Shipping and Mailing | Pitney Bowes
3 Factors Shaping Sending and Receiving in Hospitals
Sending and receiving operations in hospitals are often inefficient and costly, as we explained in part one of this healthcare-focused series.
But, it doesn’t have to be that way. Here are three ways hospitals can gain visibility into the challenges and take control over their sending processes.
Hospital sending and receiving operations tend to be disorganized. At many hospitals, anyone is allowed to ship anything, using any carrier service they’d like, at any cost. Not only is this bad for overall efficiency, but it also likely leads hospitals to spend more on shipping and mailing than necessary.
Disorganization can also lead to costly mistakes. When sensitive patient information is mishandled, hospitals are at risk of violating HIPAA. Depending on the mailing, compliance may require coordinating things like delivery time, return receipts or trackability. And with the fines for HIPAA violations ranging from $100 to $1.5 million, hospitals can’t afford to be disorganized.
So, what’s the best way forward? Hospitals can get organized by establishing a process and centralizing control of all sending and receiving operations.
Ship request forms help streamline the process, ensuring compliance and delivering greater efficiency. Whenever anyone wants to ship a package, they fill out a simple form with information about the package, recipients, preferred delivery time, and deliver that form and package to a designated sender electronically.
Ship request forms, with one point of contact, give the hospital full visibility into what they’re sending, where they’re sending, and how. This workflow also centralizes the process within your organization, where a package can be properly weighed and measured to ensure accuracy and avoid carrier billing adjustments and added fees.
Mail Service Selection
Hospitals tend to rely heavily on Certified Mail® for their sending needs. Certified Mail provides visibility and accountability when sending critical patient and legal documents. Traditionally, sending via Certified Mail has been a time-consuming process requiring paper “green cards.” Those cards, which provided proof of receipt, were easy to misplace, either during the mailing or filing process.
The good news is, the process has since improved from the “green card” days – senders can now send Certified Mail with electronic return receipts (ERRs), an easier and more efficient process. ERRs allow senders to receive electronic signatures for proof of receipt and receive $1.20 savings per mail piece sent with ERR – which quickly adds up to big savings.
Besides Certified Mail, there are additional efficient ways to send. Depending on the preferred delivery time, tracking needs, weight and contents of the package, there may be better service options. So, how do you select the best sending method? Hospitals can partner with trusted shipping and mailing vendors to get help choosing the right shipping and mail service for each mailing, gaining savings in the process.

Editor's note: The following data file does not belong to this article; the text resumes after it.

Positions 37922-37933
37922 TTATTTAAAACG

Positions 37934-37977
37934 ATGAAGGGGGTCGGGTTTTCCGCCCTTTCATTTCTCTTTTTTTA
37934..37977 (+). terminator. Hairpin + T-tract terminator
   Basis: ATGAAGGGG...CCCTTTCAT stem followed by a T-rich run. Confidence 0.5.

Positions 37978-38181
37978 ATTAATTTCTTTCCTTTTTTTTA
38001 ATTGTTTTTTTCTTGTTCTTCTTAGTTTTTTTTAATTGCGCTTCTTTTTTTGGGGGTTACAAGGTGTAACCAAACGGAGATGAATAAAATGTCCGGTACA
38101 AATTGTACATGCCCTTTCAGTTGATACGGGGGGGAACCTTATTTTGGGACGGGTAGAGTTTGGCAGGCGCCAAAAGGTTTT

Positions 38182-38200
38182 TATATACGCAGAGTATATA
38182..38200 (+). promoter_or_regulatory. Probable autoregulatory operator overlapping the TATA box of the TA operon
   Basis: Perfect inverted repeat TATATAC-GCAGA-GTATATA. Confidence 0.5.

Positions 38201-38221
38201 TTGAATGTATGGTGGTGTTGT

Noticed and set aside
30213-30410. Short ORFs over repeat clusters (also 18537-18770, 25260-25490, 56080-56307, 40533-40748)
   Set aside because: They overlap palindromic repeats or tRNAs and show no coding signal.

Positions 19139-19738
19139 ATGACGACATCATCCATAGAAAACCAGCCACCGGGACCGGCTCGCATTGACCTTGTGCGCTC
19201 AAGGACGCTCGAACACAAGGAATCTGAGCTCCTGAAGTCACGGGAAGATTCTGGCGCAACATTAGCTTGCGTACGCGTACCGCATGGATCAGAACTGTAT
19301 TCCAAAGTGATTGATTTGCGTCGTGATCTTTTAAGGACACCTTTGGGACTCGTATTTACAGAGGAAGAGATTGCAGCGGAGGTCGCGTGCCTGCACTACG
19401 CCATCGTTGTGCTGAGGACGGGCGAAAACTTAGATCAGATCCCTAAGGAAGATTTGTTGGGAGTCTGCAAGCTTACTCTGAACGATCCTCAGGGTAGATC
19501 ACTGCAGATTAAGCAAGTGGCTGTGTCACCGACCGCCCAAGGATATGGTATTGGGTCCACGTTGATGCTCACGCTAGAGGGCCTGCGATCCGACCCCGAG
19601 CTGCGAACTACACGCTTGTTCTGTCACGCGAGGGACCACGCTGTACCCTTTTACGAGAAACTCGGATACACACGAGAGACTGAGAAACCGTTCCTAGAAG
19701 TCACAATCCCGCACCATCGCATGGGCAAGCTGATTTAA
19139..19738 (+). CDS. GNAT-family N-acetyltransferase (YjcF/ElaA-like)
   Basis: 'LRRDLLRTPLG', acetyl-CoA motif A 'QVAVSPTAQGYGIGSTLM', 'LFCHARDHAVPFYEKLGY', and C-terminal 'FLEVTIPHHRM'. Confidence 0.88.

Chain of Custody
There are a number of moving parts within each hospital itself, but also throughout the larger hospital network. Keeping better track of everything can help improve efficiency and minimize spend.
Documentation like patient health records and lab results needs to be tracked closely – especially where sensitive data is involved. A clear chain of custody helps hospitals’ inbound receivables and ensure everything reaches its intended recipient in a timely fashion.
Hospitals also need to keep track of pharmaceuticals, both within the hospital and other drug shipments. Shipments often require special care. Some medications may need to be shipped at a certain temperature, need to arrive urgently, and all need to be delivered to the correct destination. When pharmaceutical shipments are lost somewhere within the hospital network, that’s a drain on hospital resources, and could also endanger patient lives. Better visibility into the chain of custody can help hospitals minimize spend, waste and error.
There are also chain of custody issues when it comes to hospital assets like beds and IV poles. Medical equipment in hospitals is largely mobile. Hospitals need to keep track of where assets are at all times, so clinicians spend less time searching for equipment and more time devoted to patient care. Inbound tracking solutions often allow for asset tracking as well. This type of solution will automate and streamline the care and tracking of these valuable devices throughout your organization.
Sending and receiving operations in hospitals are complicated. To learn more about how to solve these challenges, read our eBook, “Rethinking the way hospitals send and receive: How to solve the biggest pain points of sending and receiving packages and mail in hospitals.”